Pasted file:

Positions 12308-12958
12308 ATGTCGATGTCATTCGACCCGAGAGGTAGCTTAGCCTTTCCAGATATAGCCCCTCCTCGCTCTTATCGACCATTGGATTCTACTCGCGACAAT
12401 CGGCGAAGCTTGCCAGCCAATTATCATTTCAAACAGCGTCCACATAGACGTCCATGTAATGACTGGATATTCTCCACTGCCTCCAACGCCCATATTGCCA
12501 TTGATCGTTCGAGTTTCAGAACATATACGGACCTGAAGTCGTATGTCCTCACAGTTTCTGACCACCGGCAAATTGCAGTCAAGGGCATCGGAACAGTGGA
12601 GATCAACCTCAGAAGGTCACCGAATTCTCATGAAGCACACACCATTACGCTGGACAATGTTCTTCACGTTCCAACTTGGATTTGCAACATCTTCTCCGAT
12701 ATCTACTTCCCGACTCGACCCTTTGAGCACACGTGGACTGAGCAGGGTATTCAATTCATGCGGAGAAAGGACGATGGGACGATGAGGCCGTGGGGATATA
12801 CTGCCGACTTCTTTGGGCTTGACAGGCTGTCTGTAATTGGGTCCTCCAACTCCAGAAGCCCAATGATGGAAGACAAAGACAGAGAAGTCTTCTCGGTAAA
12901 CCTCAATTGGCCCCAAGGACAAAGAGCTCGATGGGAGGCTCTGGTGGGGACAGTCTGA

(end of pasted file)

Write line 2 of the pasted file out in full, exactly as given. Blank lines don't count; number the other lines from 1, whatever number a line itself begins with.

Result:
12308 ATGTCGATGTCATTCGACCCGAGAGGTAGCTTAGCCTTTCCAGATATAGCCCCTCCTCGCTCTTATCGACCATTGGATTCTACTCGCGACAAT